Review: HBO's 'Treme'

Here’s my 4.5-star review of Treme’s season 2 premiere Sunday night:

TV’s great storytellers, David Simon and Eric Overmyer, return to post-Katrina New Orleans to find it beset by criminals, exploiters and government incompetence. In other words, still in the grips of man-made disasters.

In Season 1, Treme’s characters struggled in the days and weeks after the 2005 storm and floods that followed Hurricane Katrina. Season 2 resumes on Nov. 1, 2006, All Saints Day.

Music, food, recovering from loss and building something new are the driving forces. Seven months after the suicide of teacher and YouTube firebrand Creighton Burnette (John Goodman), his teenage daughter, Sofia (India Ennenga), is having a hard time with her mom, Toni (Melissa Leo), a lawyer drawn to the city’s many victims.

Deejay McAlary Davis (Steve Zahn)’s love for “bounce,” the uniquely New Orleans version of hip hop, is balanced by soul-man trombonist Antoine Batiste (Wendell Pierce) and “trad jazz” trumpeter Delmond Lambreaux (Rob Brown), who is trying to find a new sound while staying true to the old.

Delmond has moved to New York City, as has chef Janette Desautel (Kim Dickens), but New Orleans keeps its hooks in and they are forced to come to the Crescent City’s defense time and again.

Delmond’s father, Mardi Gras Indian chief Albert Lambreaux (Clarke Peters), seems to be losing the spirit with which he rallied his tribe months earlier, while bar owner LaDonna Batiste-Williams (Khandi Alexander), still grieving her slain brother, again comes face to face with violent crime.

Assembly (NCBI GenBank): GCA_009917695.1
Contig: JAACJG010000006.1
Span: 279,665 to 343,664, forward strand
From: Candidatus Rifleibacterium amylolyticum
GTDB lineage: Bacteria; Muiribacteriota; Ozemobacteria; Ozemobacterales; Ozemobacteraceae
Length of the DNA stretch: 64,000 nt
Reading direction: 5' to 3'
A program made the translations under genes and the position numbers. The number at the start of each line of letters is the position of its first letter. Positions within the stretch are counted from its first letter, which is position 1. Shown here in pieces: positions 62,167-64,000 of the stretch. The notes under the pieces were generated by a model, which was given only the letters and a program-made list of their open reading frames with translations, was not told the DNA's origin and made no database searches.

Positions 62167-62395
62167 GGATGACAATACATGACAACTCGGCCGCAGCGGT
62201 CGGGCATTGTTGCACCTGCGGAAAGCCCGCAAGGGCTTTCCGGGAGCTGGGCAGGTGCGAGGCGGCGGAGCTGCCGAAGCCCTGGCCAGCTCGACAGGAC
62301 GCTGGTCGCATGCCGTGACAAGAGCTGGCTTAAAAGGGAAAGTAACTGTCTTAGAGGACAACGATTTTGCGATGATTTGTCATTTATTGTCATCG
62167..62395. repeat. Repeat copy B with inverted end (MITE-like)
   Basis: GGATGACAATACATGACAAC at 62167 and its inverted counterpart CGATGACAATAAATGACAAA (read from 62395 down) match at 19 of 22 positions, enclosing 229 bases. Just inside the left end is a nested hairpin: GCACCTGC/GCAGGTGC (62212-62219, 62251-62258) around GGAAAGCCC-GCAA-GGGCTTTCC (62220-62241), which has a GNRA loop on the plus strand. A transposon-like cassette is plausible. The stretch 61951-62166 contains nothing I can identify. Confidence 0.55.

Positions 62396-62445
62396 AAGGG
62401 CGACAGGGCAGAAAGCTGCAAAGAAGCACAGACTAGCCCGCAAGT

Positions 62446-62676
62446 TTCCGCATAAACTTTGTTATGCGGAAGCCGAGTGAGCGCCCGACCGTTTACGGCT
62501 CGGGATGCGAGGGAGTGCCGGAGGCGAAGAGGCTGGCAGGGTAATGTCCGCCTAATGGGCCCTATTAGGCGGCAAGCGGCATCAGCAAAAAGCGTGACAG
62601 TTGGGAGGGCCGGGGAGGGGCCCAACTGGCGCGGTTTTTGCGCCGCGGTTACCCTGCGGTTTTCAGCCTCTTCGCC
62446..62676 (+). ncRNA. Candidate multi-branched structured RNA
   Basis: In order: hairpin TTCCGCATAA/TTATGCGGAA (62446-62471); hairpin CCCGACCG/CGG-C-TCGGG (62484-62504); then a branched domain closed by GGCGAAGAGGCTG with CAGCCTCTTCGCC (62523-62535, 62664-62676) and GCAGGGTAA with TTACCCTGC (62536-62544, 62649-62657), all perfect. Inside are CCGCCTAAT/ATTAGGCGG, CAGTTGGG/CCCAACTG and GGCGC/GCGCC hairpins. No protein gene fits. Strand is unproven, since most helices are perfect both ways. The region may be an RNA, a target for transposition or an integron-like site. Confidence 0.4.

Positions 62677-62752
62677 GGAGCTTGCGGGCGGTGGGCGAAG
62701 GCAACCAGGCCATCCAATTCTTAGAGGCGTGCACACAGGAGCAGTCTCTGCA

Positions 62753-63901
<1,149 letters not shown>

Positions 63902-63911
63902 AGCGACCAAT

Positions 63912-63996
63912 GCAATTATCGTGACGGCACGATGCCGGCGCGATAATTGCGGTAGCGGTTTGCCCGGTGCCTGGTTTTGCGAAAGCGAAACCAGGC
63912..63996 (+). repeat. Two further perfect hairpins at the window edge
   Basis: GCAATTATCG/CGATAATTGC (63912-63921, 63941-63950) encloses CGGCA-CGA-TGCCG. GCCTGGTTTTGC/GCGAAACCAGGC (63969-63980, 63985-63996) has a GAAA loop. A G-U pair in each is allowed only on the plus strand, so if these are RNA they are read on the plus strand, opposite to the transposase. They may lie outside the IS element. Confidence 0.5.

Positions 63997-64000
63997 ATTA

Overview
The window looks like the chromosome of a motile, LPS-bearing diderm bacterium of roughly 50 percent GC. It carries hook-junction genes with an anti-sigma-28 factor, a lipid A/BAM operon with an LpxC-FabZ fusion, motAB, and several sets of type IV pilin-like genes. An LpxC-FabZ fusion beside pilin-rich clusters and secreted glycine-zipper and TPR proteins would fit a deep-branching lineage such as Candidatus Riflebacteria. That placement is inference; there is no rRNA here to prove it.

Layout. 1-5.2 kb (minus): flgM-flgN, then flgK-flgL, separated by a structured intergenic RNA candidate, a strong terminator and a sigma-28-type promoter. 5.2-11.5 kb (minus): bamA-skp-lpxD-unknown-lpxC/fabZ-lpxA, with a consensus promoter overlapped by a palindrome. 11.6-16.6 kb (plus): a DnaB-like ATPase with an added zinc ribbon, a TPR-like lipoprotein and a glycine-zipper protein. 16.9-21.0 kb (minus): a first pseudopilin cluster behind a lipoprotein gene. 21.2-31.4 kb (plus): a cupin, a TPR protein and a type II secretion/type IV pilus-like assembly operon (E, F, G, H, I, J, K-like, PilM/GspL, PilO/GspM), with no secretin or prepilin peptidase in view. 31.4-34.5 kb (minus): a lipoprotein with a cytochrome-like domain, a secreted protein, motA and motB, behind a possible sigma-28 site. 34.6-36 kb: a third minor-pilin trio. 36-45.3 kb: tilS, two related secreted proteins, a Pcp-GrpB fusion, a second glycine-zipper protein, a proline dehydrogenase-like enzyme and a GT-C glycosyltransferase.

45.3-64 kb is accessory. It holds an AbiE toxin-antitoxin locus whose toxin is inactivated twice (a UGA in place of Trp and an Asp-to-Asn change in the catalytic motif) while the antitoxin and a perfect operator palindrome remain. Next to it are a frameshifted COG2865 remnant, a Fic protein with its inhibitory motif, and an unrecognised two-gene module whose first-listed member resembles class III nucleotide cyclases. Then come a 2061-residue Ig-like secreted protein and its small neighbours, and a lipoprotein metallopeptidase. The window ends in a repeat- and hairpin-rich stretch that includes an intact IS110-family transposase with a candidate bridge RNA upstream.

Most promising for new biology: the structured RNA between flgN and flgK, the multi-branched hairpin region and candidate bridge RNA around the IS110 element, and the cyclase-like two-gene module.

Crime plays a big, sad part in this chapter of the New Orleans recovery, and The Wire’s creators personify earnest law-enforcement efforts this season with a bigger role for Lt. Terry Colson (David Morse).

Violinist Annie (Lucia Micarelli) gets some musical breaks and is ready for her career to catapult, while former boyfriend Sonny (Michiel Huisman) just wants to move forward. Jon Seda (who, like Melissa Leo, worked with Simon on Homicide: Life On The Street) enters the story as an investor from Dallas eager to cash in on the spoils of recovery — and ready to be seduced by the city’s charms.

The storytelling is confident, rich and compelling. And as viewers learned with The Wire, the rewind button, to catch important but obscure dialogue, is strongly recommended. (Note: I watched 5 episodes provided by HBO on DVD.)

More clicking: Here’s a Florida Courier preview/review.

Here’s a moody S2 preview on HBO’s Tremesite.

Here’s is ace reviewer Alan Sepinwall’s take.

The Times-Picayune’s Treme blog has resumed production.

And producer David Simon mixed it up recently with city officials and readers over an attempt to preserve some Central City houses that were featured in early Treme marketing posters.